Who’d have guessed it’d turn up again?
Scuba Ventures recently captured film near Kavieng, Papua New Guinea, showing one of the world’s rarest animal sightings: a Chirodectes maculatus, a genus of box jellyfish that has only been seen once before.
Scuba Ventures’ Facebook page posted the breathtaking footage with the caption:
“While diving today, I discovered a new variety of jellyfish. It has amazing patterns and is about the size of a soccer ball, and they swim really quickly.”
Only once before, on 2 May 1997, the exceedingly uncommon species was spotted on the outside border of the Great Barrier Reef, around 43 kilometers (27 miles) off the coast of northeast Queensland. It was discovered just 5 meters (16 feet) of the surface, and the scientists who initially identified it suspected that Cyclone Justin had moved it to the location.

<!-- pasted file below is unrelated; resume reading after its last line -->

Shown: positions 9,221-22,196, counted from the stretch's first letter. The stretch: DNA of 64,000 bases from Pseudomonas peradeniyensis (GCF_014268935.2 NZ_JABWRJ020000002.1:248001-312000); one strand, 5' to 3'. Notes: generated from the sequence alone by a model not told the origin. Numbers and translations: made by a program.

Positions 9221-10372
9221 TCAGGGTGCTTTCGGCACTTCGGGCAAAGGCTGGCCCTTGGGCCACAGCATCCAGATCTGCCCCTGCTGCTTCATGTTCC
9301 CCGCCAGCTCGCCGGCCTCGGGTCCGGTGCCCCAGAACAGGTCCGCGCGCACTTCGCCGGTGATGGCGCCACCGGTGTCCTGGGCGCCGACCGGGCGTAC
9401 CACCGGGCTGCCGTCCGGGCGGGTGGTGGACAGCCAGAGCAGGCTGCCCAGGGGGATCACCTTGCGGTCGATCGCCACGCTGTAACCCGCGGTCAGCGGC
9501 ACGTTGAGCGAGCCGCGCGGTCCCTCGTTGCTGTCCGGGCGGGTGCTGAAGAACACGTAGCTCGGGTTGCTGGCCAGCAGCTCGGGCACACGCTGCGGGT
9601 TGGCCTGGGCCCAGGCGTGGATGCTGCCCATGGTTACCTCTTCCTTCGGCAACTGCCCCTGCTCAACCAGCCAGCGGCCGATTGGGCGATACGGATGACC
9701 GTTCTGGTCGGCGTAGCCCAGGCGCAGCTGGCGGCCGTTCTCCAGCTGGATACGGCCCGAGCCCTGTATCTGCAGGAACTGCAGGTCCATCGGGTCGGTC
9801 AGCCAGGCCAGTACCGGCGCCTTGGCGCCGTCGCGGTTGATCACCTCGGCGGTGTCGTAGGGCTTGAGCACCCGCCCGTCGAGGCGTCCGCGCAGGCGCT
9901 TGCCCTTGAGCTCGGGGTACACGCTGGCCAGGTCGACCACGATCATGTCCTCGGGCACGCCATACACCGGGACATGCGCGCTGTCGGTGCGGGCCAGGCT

That specimen, by the way, was roughly half the size of this one, with a bell that measured around 150 mm (5.9 inches) in height. Also, as one commentator pointed out, the markings on this specimen from Papua-New Guinea are rings, but the markings on the specimen published from Australia are full out spots of orange-brown hue.
Chirodectes has never stung a person since it “failed either to sting, or cling to, the hand and forearm of an incautious volunteer” during a 1997 examination. Despite this, Chirodectes is thought to be poisonous due to its huge size and the exceptionally deadly characteristics of some chirodropids.
So, a poisonous beauty.